What is globoid-cell leukodystrophy?
Globoid-cell leukodystrophy (GCL), also called Krabbe disease or lysosomal storage disease, is a rare disease caused by a mutation in a dog’s DNA. It results in abnormal processing and storage of an enzyme critical for producing myelin, the substance that coats and protects the nerves throughout the brain and spinal cord. The myelin sheath develops until dogs are about 18 months of age. When the myelin is defective, the nerve cells are damaged, destroyed, and fire randomly, resulting in tremors, staggering, weakness, and incoordination. GCL is uniformly fatal.
When do clinical signs appear?
Young puppies do not generally show signs of GCL. When signs emerge, typically between one and six months in small terriers, the puppy will begin having tremors and overall muscle weakness and will seem to lose control over his legs. They stop growing normally, and they may develop vision problems. Larger breed dogs with GCL may not show signs until between 18 months and five years of age.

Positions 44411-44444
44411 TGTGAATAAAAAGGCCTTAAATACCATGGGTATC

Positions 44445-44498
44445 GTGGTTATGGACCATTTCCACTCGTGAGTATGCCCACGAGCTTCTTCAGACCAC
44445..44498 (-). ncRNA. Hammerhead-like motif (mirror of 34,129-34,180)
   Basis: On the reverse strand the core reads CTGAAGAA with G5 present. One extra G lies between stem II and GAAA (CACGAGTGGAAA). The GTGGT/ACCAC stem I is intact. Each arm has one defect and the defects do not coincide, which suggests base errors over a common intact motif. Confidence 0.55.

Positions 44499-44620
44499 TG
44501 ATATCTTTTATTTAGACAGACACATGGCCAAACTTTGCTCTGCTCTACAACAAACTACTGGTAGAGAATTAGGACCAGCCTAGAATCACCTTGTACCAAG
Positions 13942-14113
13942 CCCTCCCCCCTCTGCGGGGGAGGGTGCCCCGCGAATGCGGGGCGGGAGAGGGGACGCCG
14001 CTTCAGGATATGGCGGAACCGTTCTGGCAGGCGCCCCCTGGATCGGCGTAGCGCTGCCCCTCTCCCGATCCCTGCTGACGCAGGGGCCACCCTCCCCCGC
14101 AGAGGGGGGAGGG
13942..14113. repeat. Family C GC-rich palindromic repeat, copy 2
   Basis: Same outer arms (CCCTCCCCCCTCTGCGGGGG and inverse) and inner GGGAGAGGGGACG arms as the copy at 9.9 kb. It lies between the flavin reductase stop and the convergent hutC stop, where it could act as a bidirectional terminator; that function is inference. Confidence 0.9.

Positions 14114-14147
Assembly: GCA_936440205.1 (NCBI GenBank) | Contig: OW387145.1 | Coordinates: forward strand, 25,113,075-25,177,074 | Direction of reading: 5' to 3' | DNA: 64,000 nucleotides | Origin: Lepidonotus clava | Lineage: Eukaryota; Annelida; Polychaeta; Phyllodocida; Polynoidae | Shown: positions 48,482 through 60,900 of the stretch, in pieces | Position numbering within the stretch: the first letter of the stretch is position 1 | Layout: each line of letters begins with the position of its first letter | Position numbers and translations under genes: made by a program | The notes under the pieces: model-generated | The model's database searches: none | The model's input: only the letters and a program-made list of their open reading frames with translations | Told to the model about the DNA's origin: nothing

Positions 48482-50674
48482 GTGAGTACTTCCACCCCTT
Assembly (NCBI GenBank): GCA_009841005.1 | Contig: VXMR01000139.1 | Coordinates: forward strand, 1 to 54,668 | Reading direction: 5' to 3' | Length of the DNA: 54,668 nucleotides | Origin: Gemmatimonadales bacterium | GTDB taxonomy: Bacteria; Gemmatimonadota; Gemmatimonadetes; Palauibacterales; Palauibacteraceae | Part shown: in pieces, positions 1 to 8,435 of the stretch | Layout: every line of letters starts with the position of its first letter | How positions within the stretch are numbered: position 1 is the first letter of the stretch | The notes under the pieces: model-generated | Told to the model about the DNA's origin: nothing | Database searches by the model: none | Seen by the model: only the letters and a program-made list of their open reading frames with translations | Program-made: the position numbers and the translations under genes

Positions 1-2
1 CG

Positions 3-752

In addition to the neuromuscular symptoms, affected puppies will develop behavior changes, dementia, lack of appetite, starvation from an inability to eat, and urinary and fecal incontinence. Most dogs must be euthanized due to their neuromuscular decline about two to six months after the onset of clinical signs.
Are certain breeds more susceptible to GCL?
Breeds most commonly affected by GCL include the West Highland White Terrier, Cairn Terrier, Bluetick Coonhound, Beagle, Poodle, Basset Hound, Pomeranian, and Irish Setter.
How is this disease diagnosed?
A definitive diagnosis of GCL can be made with a blood test in Cairn Terriers, West Highland White Terriers, and Irish Setters. GCL is caused by a recessive gene, meaning both parents must be carriers. Even with two recessive carriers, not all litters or all puppies in a particular litter will have GCL. They may, however, be carriers. Reputable breeders work to identify carriers and eliminate them from their breeding program.